5 Unique Activity-Based Peer-to-Peer Fundraising Events

Tina Jepson
Tina Jepson

If you are a nonprofit, you are probably working with minimal resources, time constraints, and a limited reach. You need funds, but the idea of running a traditional giving campaign via bulk mail may seem expensive, time-consuming, and will likely eat up one-too-many work hours.

The solution for you just may be peer-to-peer fundraising events.

Peer-to-peer fundraising events are a superb way to organically grow awareness of your organization by building on your existing relationships. Do you want word of your group’s mission to spread like wildfire? Try organizing an interesting event that brings together your current stakeholders, as well as their contacts.

Events truly are a great way to engage in peer-to-peer fundraising, and activities can range from special events to personal challenges.

This technique encourages a different type of donor to become involved with your organization. This donor is a go-getter who may feel as though they would like their affiliation with your cause to go beyond money.

Peer-to-peer fundraising events accomplish the following:

  • Combat the trust issue that arises in fundraising. Current contacts of your organization are essentially vouching for you to potential donors/participants.
  • Increase the visibility of your organization in a fun and lighthearted manner.
  • Engage millennials, who make decisions based on the experiences of their peers and treat their time, assets, and money as having equal value.

There’s a chance that you may associate peer-to-peer fundraising events with the tried and true run/walk fundraiser. Yes, this method does produce results, but you know what is sure to get people’s attention- something unique.

In planning your own event, try to think outside the box.If you don’t know where to start, consider these 5 unique activity-based peer-to-peer fundraising events that were successful, creative, and inspirational.

Fundraising Event: Ice Bucket Challenge

ALS ice bucket challenge

Let’s start with the ALS Ice Bucket Challenge– as this is probably the Cadillac of peer-to-peer fundraising events.

The Idea

Spread the word about Lou Gehrig Disease and encourage donations to ALS by not only dumping a large bucket of cold water over your head, but challenging friends and family to do the same.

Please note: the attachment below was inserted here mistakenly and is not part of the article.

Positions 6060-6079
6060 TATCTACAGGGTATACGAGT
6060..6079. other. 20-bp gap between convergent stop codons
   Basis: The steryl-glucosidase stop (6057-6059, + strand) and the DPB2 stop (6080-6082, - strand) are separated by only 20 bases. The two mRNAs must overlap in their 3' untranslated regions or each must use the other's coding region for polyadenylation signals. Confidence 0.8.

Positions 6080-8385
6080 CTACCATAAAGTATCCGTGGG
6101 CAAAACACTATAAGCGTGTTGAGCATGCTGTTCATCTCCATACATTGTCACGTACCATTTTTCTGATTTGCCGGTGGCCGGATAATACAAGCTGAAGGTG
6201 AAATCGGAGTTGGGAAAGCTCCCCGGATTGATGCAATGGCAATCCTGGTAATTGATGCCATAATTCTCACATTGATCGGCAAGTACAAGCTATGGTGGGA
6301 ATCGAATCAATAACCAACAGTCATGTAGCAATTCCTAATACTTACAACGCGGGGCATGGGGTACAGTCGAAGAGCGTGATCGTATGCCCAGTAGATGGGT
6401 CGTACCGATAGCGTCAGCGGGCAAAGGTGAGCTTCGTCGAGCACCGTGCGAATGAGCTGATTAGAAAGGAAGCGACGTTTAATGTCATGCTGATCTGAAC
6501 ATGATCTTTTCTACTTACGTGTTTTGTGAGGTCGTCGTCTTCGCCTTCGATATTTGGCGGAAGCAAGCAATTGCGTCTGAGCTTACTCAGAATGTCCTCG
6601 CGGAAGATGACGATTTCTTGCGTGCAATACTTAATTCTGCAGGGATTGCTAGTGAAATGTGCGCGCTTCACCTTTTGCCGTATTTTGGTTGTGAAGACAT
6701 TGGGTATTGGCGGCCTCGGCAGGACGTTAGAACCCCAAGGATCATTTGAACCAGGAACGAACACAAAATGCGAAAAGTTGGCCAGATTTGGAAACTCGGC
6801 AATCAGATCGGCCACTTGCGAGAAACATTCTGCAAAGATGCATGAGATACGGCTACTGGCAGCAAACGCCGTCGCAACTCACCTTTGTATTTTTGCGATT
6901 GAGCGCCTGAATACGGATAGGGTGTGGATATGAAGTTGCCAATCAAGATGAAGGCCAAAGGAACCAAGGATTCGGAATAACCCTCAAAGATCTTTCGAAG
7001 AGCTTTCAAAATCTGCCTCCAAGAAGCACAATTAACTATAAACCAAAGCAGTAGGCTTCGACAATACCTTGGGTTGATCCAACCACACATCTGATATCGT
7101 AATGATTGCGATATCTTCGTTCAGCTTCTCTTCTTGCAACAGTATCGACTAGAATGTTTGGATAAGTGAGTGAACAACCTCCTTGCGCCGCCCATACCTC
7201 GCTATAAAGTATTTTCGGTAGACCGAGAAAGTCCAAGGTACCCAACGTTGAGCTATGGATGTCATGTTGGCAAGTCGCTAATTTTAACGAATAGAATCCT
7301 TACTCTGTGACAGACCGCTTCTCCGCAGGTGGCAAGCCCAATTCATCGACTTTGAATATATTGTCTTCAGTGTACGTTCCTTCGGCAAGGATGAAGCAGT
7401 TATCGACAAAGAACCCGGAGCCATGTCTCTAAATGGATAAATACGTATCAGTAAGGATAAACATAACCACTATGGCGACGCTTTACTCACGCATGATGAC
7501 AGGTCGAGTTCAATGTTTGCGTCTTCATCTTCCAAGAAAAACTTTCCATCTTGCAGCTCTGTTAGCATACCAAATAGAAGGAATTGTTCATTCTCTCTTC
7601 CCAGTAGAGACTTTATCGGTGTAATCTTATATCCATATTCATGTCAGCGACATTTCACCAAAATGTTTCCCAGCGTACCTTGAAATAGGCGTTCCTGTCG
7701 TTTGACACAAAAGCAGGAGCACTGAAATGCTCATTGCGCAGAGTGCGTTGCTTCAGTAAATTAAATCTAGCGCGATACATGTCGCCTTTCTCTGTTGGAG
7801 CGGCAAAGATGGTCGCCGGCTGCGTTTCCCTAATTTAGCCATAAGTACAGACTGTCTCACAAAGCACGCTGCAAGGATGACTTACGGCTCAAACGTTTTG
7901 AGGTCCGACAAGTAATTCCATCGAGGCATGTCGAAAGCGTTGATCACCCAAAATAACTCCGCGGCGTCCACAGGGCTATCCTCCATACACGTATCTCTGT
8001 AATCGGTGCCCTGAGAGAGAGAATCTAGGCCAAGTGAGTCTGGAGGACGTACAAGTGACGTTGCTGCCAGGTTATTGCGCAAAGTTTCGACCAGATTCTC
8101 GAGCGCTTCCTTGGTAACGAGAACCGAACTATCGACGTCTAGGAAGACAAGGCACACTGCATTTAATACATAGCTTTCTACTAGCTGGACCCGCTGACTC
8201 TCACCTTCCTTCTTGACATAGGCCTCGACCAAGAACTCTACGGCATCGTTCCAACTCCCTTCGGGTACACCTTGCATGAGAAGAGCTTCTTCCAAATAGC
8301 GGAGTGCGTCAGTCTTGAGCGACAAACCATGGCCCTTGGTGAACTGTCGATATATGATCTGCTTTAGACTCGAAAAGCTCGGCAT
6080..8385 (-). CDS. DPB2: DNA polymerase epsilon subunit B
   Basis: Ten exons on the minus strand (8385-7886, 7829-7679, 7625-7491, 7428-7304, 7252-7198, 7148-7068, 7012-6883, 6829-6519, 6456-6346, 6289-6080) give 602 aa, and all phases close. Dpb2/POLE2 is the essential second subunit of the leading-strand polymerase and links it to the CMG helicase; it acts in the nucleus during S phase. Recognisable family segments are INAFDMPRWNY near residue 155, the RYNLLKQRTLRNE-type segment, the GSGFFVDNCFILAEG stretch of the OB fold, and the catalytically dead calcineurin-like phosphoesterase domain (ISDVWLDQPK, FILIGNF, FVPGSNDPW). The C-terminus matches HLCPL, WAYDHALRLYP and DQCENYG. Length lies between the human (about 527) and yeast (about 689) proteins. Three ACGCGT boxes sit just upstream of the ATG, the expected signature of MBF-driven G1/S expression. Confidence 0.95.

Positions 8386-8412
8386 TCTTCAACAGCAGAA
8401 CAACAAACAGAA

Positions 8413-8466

Those willing to subject themselves to the cold water were asked to contribute $10 to ALS and then challenge 3 (or more) contacts to do the same. Those declining the challenge were encouraged to donate $100.

Pros and Cons

This peer-to-peer fundraising event worked extremely well. It informed the general public about ALS’ mission and increased their donations. Not only did it benefit the organization and those the ALS serves, it was also a fun, quirky, and unique event for participants to be a part of.

However, though the reach was far and wide, it generated a majority of one-time donations. Events like this do not encourage recurring participation.

How Can You Do This?

There are numerous takeaways from the ALS Ice Bucket Challenge. Nonprofits should note that social media is essential, the event should be a ‘once-in-a-lifetime’ or ‘once-a-year’ event, and must encourage peer-to-peer support.

Modify the ice bucket idea for your own purposes. Use the same peer-to-peer activity idea and create your own movement. The End It Movement also does this well. Organizers encourage participants to mark a red X on their hands to raise awareness about human trafficking.

Variations of this type of challenge are limitless.

Fundraising Event: Polar Plunge

polar plunge

Polar plunges have been around for decades, and they are a great way to get people interested in your cause.

The Idea

Participants earn money for your organization so they can jump into a freezing body of water in the middle of winter with other philanthropic (and potentially crazy) individuals. Those willing to be part of the polar plunge feel great about raising funds for a good cause, and benefit from the thrill of cold-water submersion for a minute or two.

Pros and Cons

You are bound to feel a jolt of energy, anticipation, and adrenaline when you jump into a freezing body of water in January- and that is just what organizers are looking for you to feel.

Participants must raise a certain amount of money to jump into the water, so both the organization wins from a dollar perspective and the donor wins because they are engaging in something that they may consider thrilling.

Unlike the Ice Bucket Challenge, the typical polar plunge requires you to gather all your supporters in one location, and while this can build a tighter community, it limits the widespread reach.

Downsides also include insurance and liability for participants. Check with your insurance provider, law enforcement, and medical personnel before the event to ensure your liability bases are covered.

How Can You Do This?

This is another event that can be easily modified to fit the theme of your organization.

Can you think of something you can challenge your supporters to do for your cause that has the same rush of excitement and adrenaline as a polar plunge?

Do you live in a warm climate? Consider a volleyball tournament. Just make sure that you are organizing an event that brings a bit of thrill to participants.

Fundraising Event: Movember


With a goal of raising awareness for men’s health, Movember centers around an interesting annual special event of the same name.

The Idea

The concept is fairly simple: grow a mustache for the entire month of November. During this time, participants are asked to put down their razor, set up a fundraising page, and ask friends and family for donations to help fund various men’s health organizations.